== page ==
Recent Photocrowd winners share stories behind their winning images, and love is in the air as we have some stunning wedding shots for you and an ingenious idea for a wedding invitation.
I took this photograph at a wedding in July this year in Kinnitty Castle, Ireland. It was taken in the bride’s getting-ready room in the morning. I had already taken lots of shots of all four girls together - the bride and her three bridesmaids with their bouquets. Just as we were about to leave for the ceremony, the bride was having some last minute touch ups to her make-up and the bridesmaids were standing in a line beside me waiting for her. I noticed a lovely simple symmetry about the three bridesmaids in matching polka dot dresses holding perfectly coordinated bouquets (the baby’s breath flowers even had a polka dot look!).
I had a 24-70mm lens on my Canon 5Diii at the time. I asked the girls to stand in a straight line facing me and hold the flowers out in front of them as far as was comfortable, because I wanted to get some foreground/background separation. I wanted the flowers to be the focus of the shot, with the dresses as a backdrop. I set the lens to 70mm and aperture wide open to F2.8, focusing on the flowers.
The shot didn’t need too much post-processing - I had composed and cropped in-camera. I always meant it to be a detail shot of the flowers against the dresses, so I had chosen to leave out the girls’ faces just for this one. I shot RAW, so I did some RAW processing and fine-tuning in Lightroom. I kept the processing quite natural - the colours were lovely as they were, so mostly I just needed to add a little contrast and punch to the RAW file.
There were several motivations behind this picture. We were preparing for our wedding with my - at the time future - wife and wanted to have some personal and original details for our invitations and gifts. I used this as an opportunity to get into a new challenge. I like to explore the infinite possibilities that digital photography offers, but I am no expert in portrait photography or in image editing (although I've got the bases covered).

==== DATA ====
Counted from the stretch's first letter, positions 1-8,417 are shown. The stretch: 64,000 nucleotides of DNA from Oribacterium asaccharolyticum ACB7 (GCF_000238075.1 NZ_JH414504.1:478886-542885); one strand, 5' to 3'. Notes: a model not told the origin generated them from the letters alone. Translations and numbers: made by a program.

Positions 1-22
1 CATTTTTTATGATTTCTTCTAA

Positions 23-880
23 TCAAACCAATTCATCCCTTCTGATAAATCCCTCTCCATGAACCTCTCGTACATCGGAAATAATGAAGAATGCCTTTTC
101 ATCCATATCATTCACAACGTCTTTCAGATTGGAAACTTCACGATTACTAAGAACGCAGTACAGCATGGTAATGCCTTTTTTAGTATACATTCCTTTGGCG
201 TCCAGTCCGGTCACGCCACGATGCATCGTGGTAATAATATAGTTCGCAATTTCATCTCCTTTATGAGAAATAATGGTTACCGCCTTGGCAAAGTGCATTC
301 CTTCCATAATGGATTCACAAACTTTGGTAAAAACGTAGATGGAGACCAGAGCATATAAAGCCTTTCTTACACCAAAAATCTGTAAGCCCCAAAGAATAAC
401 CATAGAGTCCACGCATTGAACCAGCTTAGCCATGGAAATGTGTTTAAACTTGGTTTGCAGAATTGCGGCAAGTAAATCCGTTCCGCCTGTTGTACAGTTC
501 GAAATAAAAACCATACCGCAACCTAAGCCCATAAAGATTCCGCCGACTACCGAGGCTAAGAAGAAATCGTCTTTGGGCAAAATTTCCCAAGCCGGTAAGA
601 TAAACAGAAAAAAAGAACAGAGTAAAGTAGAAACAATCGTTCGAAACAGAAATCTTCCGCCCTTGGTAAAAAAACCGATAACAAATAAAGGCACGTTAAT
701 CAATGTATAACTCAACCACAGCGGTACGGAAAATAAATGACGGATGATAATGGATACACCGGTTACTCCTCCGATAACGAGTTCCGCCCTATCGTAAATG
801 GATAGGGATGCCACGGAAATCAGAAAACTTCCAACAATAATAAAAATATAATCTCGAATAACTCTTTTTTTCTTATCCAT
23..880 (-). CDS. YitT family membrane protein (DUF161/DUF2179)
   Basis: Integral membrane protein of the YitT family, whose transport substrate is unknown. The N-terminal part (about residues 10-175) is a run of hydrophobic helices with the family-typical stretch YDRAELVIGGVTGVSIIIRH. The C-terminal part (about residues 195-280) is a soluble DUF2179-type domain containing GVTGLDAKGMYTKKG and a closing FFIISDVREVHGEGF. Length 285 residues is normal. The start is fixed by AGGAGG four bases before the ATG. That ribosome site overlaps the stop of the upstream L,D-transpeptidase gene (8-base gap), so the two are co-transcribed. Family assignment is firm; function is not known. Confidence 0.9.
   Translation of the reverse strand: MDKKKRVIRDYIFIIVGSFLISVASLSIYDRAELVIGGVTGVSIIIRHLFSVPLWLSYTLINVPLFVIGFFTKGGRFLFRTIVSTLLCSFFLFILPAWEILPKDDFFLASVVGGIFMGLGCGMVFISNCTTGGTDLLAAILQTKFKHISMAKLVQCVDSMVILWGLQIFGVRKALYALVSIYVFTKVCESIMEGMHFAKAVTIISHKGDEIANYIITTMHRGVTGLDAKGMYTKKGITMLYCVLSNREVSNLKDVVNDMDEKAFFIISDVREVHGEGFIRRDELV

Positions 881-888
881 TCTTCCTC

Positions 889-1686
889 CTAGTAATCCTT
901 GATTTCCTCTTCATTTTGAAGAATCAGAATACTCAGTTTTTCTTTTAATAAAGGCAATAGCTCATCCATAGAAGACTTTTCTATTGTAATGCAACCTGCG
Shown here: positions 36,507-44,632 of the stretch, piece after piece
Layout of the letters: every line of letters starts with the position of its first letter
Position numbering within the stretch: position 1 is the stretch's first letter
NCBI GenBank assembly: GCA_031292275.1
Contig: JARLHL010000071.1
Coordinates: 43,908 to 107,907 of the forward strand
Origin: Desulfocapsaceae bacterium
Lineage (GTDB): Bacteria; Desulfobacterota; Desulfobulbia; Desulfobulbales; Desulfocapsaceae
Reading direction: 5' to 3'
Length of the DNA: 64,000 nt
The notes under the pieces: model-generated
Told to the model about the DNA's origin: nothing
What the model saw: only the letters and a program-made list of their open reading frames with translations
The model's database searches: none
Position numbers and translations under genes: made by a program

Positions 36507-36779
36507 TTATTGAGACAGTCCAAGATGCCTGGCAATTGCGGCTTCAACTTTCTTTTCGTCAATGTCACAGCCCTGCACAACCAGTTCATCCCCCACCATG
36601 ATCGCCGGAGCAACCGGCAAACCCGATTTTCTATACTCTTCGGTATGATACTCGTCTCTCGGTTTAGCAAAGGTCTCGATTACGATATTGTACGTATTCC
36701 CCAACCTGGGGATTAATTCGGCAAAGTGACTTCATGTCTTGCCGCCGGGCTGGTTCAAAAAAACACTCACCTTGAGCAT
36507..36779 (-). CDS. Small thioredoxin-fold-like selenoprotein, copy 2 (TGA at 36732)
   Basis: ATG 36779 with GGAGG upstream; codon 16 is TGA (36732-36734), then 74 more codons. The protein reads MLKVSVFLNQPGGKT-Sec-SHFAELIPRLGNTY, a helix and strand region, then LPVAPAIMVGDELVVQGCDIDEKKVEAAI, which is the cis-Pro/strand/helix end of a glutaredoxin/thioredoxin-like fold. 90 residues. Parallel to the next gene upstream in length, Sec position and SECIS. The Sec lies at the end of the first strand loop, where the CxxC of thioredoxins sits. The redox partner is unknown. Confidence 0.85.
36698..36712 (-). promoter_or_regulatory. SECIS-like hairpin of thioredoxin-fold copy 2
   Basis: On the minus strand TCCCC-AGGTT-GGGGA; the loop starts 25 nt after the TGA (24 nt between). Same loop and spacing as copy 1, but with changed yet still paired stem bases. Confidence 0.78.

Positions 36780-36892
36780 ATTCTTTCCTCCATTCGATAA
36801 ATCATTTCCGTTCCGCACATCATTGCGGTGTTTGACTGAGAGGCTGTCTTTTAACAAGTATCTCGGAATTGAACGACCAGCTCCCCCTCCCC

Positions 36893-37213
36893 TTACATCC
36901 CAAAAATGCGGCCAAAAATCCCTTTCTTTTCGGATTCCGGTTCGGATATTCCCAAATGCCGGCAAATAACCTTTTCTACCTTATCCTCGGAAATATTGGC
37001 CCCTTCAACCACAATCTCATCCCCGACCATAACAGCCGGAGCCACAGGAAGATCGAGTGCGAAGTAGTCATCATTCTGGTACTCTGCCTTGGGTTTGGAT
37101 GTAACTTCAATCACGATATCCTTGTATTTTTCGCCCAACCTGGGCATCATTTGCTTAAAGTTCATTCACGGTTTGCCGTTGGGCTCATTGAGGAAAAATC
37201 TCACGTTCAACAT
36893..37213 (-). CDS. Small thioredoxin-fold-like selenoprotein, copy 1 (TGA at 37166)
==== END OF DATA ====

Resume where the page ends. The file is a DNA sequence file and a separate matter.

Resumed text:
I set up a basic photo shoot (e.g. a simple white door as a background) in our apartment to have both our portraits taken. I photographed either a proper full head shot, or partially covered with a piece of paper. Part of the credit has to go to my wife as she took my portrait, and had to deal with the very bad model that I am.
I first processed the pictures with Lightroom to convert them into black and white, crop, adjust contrasts etc. I then used Photoshop to assemble different pictures into a final portrait and did some editing. The manipulation is not extremely difficult if you carefully planned the initial photo shoot (e.g. all pictures have to be taken with similar lighting and angle).
As a result, I came out with a series of imbricated portraits and this one really stuck out. The two faces really matched (the fact that we have similarly shaped faces surely helped) and created a picture that was both appealing and confusing. At first it is not clear that two different persons actually form this portrait, and I think this is the main strength of the image.
The picture was taken during a "trash the dress session", which is a photo shoot after a wedding, when the couple is already married and the nerves are gone. I like to work in this kind of environment - just the couple and myself, without any timetable or pressure.
The location is Ibiza, a rocky landscape close to San Antonio Bay, on the west coast of the island, where you can see the sunset on the sea.
I was on the ground with my telephoto lens Sigma 70-200 2.8 on, and I tried different compositions. Actually, you can’t see it on the picture, but the sea is just a few meters below the couple. So I framed them with and without the sea, using the sky and the sea, or just the sky and the rock.
By the time this picture was taken it was almost sunset. During this time there is always someone paragliding around the bay, and often you can see seagulls too. I had already taken some pictures trying to play with those extra elements. The seagulls were coming towards me and the frame over and over. So I shot many times, but keeping the focus on the couple.
When I got home and was post-processing the pictures, I realised that there probably was a good picture in there among another 500 photos, which is the number I usually take in a three-hour photo shoot.
There isn't a lot to say about the editing part - I added the lens vignetting and used a purple tone for the image. The best part of this picture, in my opinion, is the composition.
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